Tuesday, May 21, 2019

Azure Saturday Munich - recap!


On May 18th I presented a session at the Azure Saturday Event, hosted at the Microsoft HQ in Munich. I have presented there in the past, and it was great to be back again this year. Over 400 attendees attended this year’s event! Huge thanks and shout out to the organizers Benjamin Abt (@Abt_Benjamin), Thomas Janetscheck (@azureandbeyond) and Max Melcher (@maxmelcher) for their unlimited energy to make this event an awesome experience!

The organizers kicked off the event in the mail hall of the Microsoft building.

Chris Heilmann opened the event with a keynote session on Building human interfaces powered by AI.















After that I presented my session on Windows Virtual Desktop. I covered the scenarios, use cases and technical architecture and performed a live demo of admin and end user experience. I got a great crowd! Lot’s of interest of Windows Virtual Desktop and great interaction during and after the session. Thanks everyone who joined my session!



With over 400 attendees, 26 sessions and 30 speakers it was an amazing community event! I hope to be back next year and hope to see you there!



Thursday, March 21, 2019

FSLogix for everyone!


Last November Microsoft announced the acquisition of FSLogix.

“…Office 365 ProPlus is currently the best Office experience, and, with FSLogix enabling faster load times for user profiles in Outlook and OneDrive, Office 365 ProPlus will become even more performant in multi-user virtual environments (including Windows Virtual Desktop)…”

The main question that was left behind was what the licensing model would be like. Integrated into a Microsoft 365 license or O365 license? What about on premises deployments? Is it only going to be available on Azure?

*** ANNOUNCED TODAY ***

FSLogix may be used when you have the one of the following licenses:

· Microsoft 365 E3/A3
· Microsoft 365 E5/A5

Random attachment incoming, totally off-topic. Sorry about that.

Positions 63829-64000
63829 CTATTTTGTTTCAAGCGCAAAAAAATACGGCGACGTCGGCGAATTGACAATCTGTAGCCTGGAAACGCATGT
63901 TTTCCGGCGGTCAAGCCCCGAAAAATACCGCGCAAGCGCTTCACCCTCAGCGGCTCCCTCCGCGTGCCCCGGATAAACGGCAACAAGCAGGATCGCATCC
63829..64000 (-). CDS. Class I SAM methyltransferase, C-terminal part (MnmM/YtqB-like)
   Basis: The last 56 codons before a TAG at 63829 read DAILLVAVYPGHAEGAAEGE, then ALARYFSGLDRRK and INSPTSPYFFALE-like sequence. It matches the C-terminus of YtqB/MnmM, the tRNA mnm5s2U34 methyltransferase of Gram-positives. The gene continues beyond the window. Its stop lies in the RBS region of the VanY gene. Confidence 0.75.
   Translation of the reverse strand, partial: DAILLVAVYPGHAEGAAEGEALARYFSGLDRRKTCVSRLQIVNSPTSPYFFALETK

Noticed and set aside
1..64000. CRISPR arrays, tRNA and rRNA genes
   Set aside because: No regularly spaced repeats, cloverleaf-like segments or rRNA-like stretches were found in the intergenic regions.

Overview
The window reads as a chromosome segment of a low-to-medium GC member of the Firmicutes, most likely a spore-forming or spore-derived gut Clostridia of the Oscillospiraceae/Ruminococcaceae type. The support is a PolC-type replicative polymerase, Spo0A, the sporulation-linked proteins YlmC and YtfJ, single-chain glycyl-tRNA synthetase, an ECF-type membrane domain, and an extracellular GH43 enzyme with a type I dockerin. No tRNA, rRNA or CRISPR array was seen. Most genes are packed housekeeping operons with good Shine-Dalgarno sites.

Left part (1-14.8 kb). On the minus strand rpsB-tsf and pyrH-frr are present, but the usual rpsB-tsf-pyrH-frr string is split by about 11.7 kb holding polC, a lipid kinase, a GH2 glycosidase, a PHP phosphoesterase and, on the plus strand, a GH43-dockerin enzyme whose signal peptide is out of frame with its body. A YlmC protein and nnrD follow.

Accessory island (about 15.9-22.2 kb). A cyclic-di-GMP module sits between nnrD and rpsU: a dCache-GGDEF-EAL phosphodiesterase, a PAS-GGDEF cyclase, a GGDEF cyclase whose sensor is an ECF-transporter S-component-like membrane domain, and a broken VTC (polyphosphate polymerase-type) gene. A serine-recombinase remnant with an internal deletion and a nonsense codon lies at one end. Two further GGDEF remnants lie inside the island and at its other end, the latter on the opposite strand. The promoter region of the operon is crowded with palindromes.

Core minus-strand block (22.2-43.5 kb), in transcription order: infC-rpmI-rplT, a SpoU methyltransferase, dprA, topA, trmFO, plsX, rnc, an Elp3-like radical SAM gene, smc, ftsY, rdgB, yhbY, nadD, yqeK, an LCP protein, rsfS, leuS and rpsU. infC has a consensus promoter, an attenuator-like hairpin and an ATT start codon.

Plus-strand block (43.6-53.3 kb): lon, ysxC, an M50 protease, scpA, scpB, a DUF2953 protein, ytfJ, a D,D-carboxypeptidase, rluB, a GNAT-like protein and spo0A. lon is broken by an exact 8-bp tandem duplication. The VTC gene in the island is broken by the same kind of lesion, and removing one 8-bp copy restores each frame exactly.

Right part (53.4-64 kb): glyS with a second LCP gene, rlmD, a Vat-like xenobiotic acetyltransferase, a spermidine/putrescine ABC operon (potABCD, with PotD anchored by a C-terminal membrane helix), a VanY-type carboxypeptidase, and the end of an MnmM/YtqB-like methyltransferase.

· Microsoft F1, Business
· Windows 10 Enterprise E3/E5
· Windows 10 Education A3/A5
· Windows 10 VDA per user
· Remote Desktop Services (RDS) CAL

The entitlements that have been announced are not yet in effect. Currently this is expected to be around the June timeframe. In the meantime, FSLogix solutions can be used with a trial key that lasts well beyond June and without limitations in the product. Request trials here.

We could see the Windows 10 and Microsoft 365 statements coming, but it’s super great that RDS CAL is included in this! This basically means, FSLogix for everyone! And this is not limited to the FSLogix O365 container, it applies to the full suite: O365 Container, Profile Container, AppMasking and Java redirection!

In our opinion this the best answer to all of the licensing questions and concerns out there! We can continue to have the best Office 365 experience whether it is On Premises, Azure IaaS or Windows Virtual Desktop!







Windows Virtual Desktop: Public Preview Available

As of today, Windows Virtual Desktop is available in Public Preview! Having been part of the private preview since the early releases of RDmi, it’s great to see it being available for everyone to test drive as part of the public preview!